Thoughts, philosophical and medical, selected from the works of Francis Bacon, with an essay on his health and medical writings by J. Dowson (Google eBook)

Front Cover
1870
0 Reviews
  

What people are saying - Write a review

We haven't found any reviews in the usual places.

Selected pages

Common terms and phrases

Popular passages

Page 44 - ... the inquiry of truth, which is the love-making, or wooing of it; the knowledge of truth, which is the presence of it, and the belief of truth, which is the enjoying of it; is the sovereign good of human nature.
Page 43 - ... and seldom sincerely to give a true account of their gift of reason, to the benefit and use of men: as if there were sought in knowledge a couch whereupon to rest a searching and restless spirit; or a terrace for a wandering and variable mind to walk up and down with a fair prospect; or a tower of state for a proud mind to raise itself upon; or a fort or commanding ground for strife and contention; or a shop for profit or sale; and not a rich storehouse for the glory of the Creator and the relief...
Page 6 - I hold every man a debtor to his profession; from the which, as men of course do seek to receive countenance and profit, so ought they of duty to endeavor themselves, by way of amends, to be a help and ornament thereunto.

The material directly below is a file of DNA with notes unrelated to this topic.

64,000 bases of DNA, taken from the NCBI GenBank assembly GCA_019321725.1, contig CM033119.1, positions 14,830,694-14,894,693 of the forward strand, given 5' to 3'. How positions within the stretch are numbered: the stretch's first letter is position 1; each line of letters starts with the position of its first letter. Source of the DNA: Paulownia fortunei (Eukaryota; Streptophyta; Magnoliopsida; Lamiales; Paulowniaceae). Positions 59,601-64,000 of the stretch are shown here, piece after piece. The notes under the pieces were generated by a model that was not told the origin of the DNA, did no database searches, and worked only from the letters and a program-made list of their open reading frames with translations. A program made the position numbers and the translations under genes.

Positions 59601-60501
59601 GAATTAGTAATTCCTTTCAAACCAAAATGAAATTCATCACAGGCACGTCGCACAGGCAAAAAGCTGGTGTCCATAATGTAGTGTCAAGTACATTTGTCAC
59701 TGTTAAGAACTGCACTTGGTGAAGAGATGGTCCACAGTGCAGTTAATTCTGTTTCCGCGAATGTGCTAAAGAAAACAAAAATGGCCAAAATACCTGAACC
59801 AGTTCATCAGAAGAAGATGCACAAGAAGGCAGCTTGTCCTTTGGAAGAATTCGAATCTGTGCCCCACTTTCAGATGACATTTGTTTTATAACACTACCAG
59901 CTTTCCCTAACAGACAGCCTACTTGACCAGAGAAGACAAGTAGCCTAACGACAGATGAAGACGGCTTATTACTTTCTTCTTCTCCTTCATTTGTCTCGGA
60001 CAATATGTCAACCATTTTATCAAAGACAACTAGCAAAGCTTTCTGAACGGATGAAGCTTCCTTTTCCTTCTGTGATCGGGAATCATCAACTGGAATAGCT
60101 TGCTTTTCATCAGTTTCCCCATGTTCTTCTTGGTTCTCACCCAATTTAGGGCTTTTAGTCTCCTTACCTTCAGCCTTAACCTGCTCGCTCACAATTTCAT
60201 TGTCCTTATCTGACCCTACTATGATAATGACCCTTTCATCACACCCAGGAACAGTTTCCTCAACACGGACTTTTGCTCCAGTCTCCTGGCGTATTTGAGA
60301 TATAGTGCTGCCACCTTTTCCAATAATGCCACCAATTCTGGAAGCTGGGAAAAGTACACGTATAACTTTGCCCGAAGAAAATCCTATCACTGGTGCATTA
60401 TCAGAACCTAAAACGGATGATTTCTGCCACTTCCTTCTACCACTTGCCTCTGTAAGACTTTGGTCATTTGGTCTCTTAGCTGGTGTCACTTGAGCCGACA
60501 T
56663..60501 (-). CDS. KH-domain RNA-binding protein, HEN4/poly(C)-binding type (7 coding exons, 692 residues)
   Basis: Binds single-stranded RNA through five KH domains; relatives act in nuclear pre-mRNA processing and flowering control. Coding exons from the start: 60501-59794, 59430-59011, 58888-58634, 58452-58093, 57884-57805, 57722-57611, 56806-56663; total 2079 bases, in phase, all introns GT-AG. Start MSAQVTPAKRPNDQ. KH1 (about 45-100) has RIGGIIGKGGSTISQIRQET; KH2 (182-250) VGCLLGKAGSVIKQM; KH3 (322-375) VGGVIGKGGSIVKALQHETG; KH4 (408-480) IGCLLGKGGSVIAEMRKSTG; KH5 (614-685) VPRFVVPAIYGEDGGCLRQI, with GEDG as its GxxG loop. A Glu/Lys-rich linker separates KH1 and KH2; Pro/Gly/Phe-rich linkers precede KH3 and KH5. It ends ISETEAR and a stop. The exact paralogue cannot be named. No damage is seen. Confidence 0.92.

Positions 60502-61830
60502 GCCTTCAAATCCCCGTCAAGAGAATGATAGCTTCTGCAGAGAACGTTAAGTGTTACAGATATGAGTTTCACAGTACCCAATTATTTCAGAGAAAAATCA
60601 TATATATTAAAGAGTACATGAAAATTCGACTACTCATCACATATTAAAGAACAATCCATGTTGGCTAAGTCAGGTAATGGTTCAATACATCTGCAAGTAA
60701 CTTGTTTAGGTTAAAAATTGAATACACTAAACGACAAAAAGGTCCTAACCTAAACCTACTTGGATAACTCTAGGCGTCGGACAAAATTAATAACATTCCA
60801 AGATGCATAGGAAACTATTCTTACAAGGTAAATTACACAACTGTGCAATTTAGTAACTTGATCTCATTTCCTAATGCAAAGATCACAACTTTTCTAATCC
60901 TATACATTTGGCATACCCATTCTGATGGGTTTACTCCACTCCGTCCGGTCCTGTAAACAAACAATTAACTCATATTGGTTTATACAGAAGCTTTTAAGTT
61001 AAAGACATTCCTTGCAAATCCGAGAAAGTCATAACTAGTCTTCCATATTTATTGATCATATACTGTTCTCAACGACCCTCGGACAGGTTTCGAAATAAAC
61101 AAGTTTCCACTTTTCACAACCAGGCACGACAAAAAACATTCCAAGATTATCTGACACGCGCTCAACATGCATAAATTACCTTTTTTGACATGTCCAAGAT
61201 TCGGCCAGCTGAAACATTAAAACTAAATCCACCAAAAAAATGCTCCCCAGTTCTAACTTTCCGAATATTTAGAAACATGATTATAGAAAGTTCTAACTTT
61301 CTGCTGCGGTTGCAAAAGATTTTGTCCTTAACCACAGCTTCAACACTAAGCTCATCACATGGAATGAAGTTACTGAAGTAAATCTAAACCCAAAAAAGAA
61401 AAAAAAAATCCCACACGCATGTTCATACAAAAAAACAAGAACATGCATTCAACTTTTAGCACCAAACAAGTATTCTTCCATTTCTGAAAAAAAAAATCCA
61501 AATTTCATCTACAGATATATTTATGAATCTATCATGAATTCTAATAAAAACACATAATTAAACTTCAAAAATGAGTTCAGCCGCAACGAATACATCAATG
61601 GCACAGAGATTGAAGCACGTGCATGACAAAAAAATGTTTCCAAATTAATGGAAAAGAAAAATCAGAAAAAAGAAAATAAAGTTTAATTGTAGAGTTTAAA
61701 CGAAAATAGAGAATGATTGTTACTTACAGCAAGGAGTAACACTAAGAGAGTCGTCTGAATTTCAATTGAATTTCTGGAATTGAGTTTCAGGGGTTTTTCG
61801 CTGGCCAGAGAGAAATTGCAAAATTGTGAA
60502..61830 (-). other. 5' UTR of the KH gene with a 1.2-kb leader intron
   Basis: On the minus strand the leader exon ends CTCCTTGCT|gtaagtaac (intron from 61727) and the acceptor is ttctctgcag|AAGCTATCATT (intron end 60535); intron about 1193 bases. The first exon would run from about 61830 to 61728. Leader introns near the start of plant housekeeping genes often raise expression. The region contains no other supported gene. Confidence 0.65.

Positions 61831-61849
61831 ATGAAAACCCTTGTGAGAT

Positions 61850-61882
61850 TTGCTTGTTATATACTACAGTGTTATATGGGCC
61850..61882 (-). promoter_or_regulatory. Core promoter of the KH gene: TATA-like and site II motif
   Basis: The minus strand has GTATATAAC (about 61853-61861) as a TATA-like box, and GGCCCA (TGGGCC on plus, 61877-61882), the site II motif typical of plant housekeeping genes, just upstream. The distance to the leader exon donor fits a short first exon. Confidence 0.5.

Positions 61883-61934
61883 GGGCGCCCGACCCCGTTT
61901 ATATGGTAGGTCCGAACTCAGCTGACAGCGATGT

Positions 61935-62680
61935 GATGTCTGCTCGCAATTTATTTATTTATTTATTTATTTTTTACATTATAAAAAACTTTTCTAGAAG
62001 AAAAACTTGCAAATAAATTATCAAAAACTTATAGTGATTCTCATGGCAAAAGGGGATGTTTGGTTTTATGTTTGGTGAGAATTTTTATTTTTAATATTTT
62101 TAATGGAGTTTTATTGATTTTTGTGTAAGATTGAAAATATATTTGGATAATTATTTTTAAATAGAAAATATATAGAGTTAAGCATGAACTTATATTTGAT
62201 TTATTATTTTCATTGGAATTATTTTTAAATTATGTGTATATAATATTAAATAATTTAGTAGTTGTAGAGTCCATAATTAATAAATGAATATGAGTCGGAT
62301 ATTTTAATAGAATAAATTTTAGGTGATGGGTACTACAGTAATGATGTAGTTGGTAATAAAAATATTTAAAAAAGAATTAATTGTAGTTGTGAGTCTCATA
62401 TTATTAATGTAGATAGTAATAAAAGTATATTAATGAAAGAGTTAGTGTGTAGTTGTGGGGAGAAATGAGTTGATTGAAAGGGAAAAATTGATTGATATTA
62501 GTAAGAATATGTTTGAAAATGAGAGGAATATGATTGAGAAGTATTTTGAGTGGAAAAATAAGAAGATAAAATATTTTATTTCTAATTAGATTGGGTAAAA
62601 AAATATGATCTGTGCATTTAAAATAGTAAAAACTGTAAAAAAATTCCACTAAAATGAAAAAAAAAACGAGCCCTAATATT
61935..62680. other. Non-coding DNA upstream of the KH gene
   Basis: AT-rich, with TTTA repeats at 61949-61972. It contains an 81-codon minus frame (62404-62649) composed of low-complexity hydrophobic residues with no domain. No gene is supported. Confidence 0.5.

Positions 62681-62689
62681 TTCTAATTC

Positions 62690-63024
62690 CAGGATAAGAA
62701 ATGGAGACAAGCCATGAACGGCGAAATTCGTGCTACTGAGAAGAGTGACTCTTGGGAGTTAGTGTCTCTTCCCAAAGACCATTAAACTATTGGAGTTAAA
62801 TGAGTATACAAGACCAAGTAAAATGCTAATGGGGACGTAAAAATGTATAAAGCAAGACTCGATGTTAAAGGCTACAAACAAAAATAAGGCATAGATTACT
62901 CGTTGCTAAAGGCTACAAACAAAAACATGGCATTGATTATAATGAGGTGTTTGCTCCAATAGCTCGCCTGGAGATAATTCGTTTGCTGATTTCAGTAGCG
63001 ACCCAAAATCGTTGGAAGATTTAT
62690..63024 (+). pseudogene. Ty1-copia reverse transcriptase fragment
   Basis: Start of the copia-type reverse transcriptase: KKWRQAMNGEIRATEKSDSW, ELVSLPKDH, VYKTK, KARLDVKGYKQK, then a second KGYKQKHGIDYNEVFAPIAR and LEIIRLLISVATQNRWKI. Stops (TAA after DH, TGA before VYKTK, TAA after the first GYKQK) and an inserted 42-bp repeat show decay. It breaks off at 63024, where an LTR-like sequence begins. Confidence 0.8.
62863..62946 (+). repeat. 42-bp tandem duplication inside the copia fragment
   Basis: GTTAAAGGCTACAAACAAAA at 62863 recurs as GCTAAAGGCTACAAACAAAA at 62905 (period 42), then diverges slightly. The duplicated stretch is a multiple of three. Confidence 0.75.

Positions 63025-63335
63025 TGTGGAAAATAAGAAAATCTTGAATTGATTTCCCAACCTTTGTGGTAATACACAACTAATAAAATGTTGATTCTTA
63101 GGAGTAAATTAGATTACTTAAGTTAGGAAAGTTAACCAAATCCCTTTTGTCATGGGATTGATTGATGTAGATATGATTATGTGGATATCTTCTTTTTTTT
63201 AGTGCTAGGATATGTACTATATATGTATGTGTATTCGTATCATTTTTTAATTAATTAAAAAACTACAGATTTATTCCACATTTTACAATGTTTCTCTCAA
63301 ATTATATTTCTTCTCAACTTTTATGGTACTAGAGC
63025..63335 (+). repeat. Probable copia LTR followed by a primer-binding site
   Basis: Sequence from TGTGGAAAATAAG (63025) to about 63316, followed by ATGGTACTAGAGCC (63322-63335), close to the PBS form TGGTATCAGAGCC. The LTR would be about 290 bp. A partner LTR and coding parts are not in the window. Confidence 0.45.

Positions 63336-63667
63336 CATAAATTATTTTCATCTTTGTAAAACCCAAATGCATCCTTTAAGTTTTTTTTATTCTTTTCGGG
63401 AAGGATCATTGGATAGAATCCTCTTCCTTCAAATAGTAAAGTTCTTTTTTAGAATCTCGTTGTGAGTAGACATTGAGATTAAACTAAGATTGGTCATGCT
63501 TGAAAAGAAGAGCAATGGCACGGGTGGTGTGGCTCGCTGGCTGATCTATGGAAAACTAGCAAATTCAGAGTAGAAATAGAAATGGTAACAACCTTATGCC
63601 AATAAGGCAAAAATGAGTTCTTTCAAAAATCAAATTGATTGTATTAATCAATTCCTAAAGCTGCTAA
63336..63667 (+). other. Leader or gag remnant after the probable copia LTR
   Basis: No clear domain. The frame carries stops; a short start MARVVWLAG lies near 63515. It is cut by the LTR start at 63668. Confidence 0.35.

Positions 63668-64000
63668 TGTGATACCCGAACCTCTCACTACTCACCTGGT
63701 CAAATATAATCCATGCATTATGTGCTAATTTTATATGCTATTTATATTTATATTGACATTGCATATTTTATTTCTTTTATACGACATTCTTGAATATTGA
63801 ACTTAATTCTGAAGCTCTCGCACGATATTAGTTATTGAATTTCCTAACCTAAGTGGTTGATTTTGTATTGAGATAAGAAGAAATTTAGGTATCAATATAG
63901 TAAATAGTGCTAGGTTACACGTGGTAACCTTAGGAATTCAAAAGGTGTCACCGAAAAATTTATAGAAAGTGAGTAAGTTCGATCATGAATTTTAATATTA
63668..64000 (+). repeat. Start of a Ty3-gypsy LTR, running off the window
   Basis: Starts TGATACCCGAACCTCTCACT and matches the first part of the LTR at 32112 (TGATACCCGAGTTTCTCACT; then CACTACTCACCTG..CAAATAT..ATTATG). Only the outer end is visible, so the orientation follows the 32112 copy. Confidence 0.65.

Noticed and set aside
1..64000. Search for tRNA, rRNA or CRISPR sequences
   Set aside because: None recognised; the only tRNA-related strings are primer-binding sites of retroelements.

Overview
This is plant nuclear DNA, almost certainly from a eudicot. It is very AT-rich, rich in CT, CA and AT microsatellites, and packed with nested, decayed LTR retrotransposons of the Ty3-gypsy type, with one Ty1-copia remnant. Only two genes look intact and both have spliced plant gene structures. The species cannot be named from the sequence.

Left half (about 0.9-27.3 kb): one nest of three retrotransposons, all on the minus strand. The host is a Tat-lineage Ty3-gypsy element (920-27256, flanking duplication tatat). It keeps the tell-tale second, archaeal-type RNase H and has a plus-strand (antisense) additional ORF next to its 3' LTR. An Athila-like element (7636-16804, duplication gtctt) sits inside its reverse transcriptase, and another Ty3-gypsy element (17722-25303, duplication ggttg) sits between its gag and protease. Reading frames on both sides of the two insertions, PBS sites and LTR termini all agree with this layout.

Page 20 - I confess that I have as vast contemplative ends, as I have moderate civil ends : for I have taken all knowledge to be my province ; and if I could purge it of two sorts of rovers, whereof the one with frivolous disputations, confutations, and verbosities, the other with blind...
Page 67 - There is a wisdom in this beyond the rules of physic : a man's own observation, what he finds good of, and what he finds hurt of, is the best physic to preserve health...
Page 28 - The End of our Foundation is the knowledge of Causes, and secret motions of things'; and the enlarging of the bounds of Human Empire, to the effecting of all things possible.
Page 46 - The one flies from the senses and particulars to the most general axioms, and from these principles, the truth of which it takes for settled and immoveable, proceeds to judgment and to the discovery of middle axioms. And this way is now in fashion. The other derives axioms from the senses and particulars, rising by a gradual and unbroken ascent, so that it arrives at the most general axioms last of all. This is the true way, but as yet untried.
Page 52 - The human understanding is no dry light, but receives an infusion from the will and affections; whence proceed sciences which may be called "sciences as one would.
Page 50 - For the mind of man is far from the nature of a clear and equal glass, wherein the beams of things should reflect according to their true incidence ; nay, it is rather like an enchanted glass, full of superstition and imposture, if it be not delivered and reduced.
Page 47 - For man is but the servant and interpreter of nature : what he does and what he knows is only what he has observed of nature's order in fact or in thought ; beyond this he knows nothing and can do nothing. For the chain of causes cannot by any force be loosqd or broken, nor can nature be commanded except by being obeyed.

Bibliographic information